However, discovering that Highgate Cemetery West was at the intersection of two lines did not go far enough to explain the mysterious phenomena witnessed around the area. One of the investigators consulted a more knowledgeable source about the actions of ley lines. She was told that the electromagnetic force of a ley line can affect bodies when two cross over inside a burial ground. His theory stated that as the bodies decay over time, so does the aura and that at times, ghosts can be reported in the vicinity of said cemetery. This does not sound as incredible as one might think; some dogs have been drawn to their owners’ graves long after burial has occurred, presumably guided there by the auric emanation of the former owner. Given that reports of the ‘being’ that was seen inside and outside Highgate Cemetery sometimes indicate that it was ‘straggly’ and ‘unkempt’, this may suggest that the ‘being’ is casting off its earthly form. Witnesses also report that the figure resembles ‘an old fashioned undertaker’ and by this, one would gather that it is quite smartly dressed. This may be another entity, which is haunting the environs of Highgate Cemetery and may not necessarily be exclusive to Swains Lane: it might mean that Swains Lane is home to at least two black-clad figures.

Highgate Cemetery West was opened in 1839, receiving its first burial in May that year. It was once the gardens of the former Ashurst House, which stood on the site of present-day St. Michael’s Church. If the consultant dowser is correct in his assumptions then not all the bodies interred in the cemetery in its heyday have decomposed to the extent whereby their remains are merely skeletal. Given that Highgate Cemetery has catacombs, tombs, mausolea and vaults, this is probably right. Victorians buried the dead inside lead coffins if they were deposited inside a vault (this practice continues, but zinc is used nowadays) for health reasons; whilst those buried in the ground may well be decomposed to a skeleton, not all of the lead coffined bodies will be. Also, given that Highgate Cemetery West was subject to intense vandalism, satanic rituals and nature running riot during the 1960’s it may be possible that many bodies ‘resting’ there remain may have been collectively forced into an accelerated rate of decomposition at this time, as tree roots dislodged their coffins, and lead thieves and necromancers disturbed ‘the tranquility of the tomb’. Another more macabre explanation for the continued presence of this figure may be true. The Terrace Catacombs was built with two openings in its walls, quite low down to the ground. A guide informed a tour group that these openings served two purposes: to provide fresh air vents to the catacombs and to provide an escape route in case of premature burial.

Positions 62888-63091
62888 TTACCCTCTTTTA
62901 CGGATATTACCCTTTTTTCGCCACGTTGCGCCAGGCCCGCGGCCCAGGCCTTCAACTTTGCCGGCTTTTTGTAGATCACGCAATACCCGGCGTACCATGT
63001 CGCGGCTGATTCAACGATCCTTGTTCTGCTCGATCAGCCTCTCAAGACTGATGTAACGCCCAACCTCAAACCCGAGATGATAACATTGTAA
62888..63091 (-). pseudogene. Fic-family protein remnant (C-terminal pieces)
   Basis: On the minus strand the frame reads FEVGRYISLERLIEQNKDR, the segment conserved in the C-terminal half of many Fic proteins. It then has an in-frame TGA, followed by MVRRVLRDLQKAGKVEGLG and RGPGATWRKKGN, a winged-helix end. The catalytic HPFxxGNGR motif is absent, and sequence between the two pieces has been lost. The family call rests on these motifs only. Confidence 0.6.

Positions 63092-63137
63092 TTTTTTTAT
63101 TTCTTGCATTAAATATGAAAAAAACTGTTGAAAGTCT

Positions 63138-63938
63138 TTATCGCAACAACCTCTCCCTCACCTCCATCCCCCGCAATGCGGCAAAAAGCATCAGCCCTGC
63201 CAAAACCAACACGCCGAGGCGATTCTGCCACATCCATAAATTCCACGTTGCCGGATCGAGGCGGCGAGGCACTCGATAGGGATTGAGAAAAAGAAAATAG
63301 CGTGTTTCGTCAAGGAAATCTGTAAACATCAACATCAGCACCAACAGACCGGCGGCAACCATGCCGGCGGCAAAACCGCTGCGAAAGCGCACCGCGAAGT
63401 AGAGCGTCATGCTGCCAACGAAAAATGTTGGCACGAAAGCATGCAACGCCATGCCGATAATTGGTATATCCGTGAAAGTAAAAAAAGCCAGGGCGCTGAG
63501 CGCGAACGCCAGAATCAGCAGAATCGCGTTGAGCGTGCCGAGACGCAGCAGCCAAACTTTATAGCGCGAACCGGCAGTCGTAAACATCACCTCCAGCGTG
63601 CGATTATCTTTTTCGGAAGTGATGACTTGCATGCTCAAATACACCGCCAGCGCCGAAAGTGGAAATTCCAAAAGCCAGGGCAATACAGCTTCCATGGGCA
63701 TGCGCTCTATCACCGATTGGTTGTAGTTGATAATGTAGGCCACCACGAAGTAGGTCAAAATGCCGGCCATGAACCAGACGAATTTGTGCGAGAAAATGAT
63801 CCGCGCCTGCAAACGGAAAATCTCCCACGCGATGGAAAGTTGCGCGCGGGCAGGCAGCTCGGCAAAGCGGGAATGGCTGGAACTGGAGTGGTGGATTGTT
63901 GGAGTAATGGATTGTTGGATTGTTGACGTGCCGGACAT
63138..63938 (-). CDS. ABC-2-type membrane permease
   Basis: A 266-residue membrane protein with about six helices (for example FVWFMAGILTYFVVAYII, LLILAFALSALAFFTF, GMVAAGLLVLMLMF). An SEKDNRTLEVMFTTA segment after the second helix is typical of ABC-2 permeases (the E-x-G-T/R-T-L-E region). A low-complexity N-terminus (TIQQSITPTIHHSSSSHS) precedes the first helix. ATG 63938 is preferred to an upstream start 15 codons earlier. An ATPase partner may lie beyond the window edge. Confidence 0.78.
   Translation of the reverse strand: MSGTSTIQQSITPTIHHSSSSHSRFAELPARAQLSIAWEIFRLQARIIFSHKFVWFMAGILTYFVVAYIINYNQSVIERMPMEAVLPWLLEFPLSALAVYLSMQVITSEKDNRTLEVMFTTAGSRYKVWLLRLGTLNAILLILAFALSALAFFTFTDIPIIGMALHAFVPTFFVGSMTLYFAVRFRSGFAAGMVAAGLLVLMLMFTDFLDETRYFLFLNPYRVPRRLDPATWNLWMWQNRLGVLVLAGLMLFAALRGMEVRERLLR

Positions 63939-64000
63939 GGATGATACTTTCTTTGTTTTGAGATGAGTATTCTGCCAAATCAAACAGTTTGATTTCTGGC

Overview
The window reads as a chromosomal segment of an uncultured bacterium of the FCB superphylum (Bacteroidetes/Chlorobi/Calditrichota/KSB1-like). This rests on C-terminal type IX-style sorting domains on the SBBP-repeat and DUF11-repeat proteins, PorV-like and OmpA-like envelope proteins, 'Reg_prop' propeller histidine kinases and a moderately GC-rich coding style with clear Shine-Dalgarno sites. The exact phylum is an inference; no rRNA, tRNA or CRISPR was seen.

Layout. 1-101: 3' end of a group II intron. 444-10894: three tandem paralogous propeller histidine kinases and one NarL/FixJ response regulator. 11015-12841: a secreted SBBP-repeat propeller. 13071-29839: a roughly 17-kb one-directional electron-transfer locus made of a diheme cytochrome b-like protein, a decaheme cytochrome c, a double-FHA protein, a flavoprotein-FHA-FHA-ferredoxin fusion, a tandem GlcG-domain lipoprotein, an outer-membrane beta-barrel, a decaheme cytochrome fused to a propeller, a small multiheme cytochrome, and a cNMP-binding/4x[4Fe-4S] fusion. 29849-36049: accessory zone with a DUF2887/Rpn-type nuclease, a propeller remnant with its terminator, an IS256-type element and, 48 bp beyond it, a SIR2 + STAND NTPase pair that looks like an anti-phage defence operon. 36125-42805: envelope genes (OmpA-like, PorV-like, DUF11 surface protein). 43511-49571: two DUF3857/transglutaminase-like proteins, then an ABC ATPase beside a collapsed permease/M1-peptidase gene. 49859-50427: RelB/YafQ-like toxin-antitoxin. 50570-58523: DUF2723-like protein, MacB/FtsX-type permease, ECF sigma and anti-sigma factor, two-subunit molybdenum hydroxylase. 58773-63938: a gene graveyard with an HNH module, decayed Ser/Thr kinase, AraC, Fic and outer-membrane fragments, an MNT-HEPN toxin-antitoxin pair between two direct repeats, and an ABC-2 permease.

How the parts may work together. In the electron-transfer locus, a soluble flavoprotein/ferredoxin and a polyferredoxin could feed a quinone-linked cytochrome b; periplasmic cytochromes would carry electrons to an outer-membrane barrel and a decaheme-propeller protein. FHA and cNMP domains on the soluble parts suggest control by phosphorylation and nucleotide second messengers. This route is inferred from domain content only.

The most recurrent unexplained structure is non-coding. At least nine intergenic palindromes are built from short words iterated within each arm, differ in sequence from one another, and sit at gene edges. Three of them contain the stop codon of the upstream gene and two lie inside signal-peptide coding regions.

An 1891 patent for a 'safety coffin' - intended to allay its purchaser's fear of premature burial
An 1891 patent for a ‘safety coffin’ – intended to allay its purchaser’s fear of premature burial

Live burial was very much in the Victorian mind and more bizarre and unusual contraptions were invented in case this happened. Could someone have been buried before their time, perished inside their coffin and the ghost, activated by the ley line, haunts the cemetery? One can only speculate.

The cyclic occurrences of this figure, seen chiefly in Swains lane and elsewhere, may indicate that the ley lines spring into life at certain times. Looking at the dates of the reports, they seem to occur in approximately eleven year intervals. This ley line activity may be linked to the sunspot cycle of eleven years. Sightings of paranormal phenomena on other ley lines point to this being the a possibility.

The Hampstead Ley (as it has been called by investigators) continues to Fortune Green in the north east and across Parliament Hill to the south west. Parliament Hill is a very ancient site and has been the scene of reported ghostly phenomena over many years. It may be such phenomena, travelling across the ley line to Highgate, which was responsible for the dark reputation of Swains Lane many centuries ago. Fortune Green Cemetery has also been the location of at least one paranormal report.  It may be that it takes more than ley lines to activate strange phenomena but it is consistent that such phenomena do arise where ley lines are present. Maybe our ancient ancestors knew all along that certain areas were special and that is why they built sacred monuments on such sites. It also seems likely to this author that not only were they right, but that we (sometimes inadvertently) continue with the practice even today.

We are more in touch with our ancient ancestors than we realise.

Further reading:

Watkins, Alfred. The Old Straight Track.  London: Methuen Press; 1925.

Devereux, Paul. The New Ley Hunter’s Companion. London: Thames and Hudson; 1979.

Miller, Hamish and Broadhurst, Paul. The Sun and the Serpent. Pendragon Press, 1990.

Street, Christopher. London’s Leylines : Pathways of Enlightenment. Earthstars Publishing; 2010.

Langley, Patsy. The Highgate Vampire Casebook. London, British Psychic & Occult Society, 2010.


Patsy Langley first became interested in Highgate and its cemeteries because of her  interest in Pre-Raphaelite painters and poets. She has a degree in Earth Sciences and Humanities, and is an historian and a chartered accountant.

Patsy is a trained Spiritualist medium, and the Secretary of the British Psychic and Occult Society. She is currently working on an expanded and updated edition of her best selling 2007 book ‘The Highgate Vampire Casebook’, as well as a new book about haunted Middlesex. She has previously published many articles about ley lines and earth energies.  Patsy is an active member of her local church choir and Royal British Legion

1 thought on “Some Thoughts Upon Highgate’s Ley Lines : Guest Blog by Patsy Langley”

Leave a Comment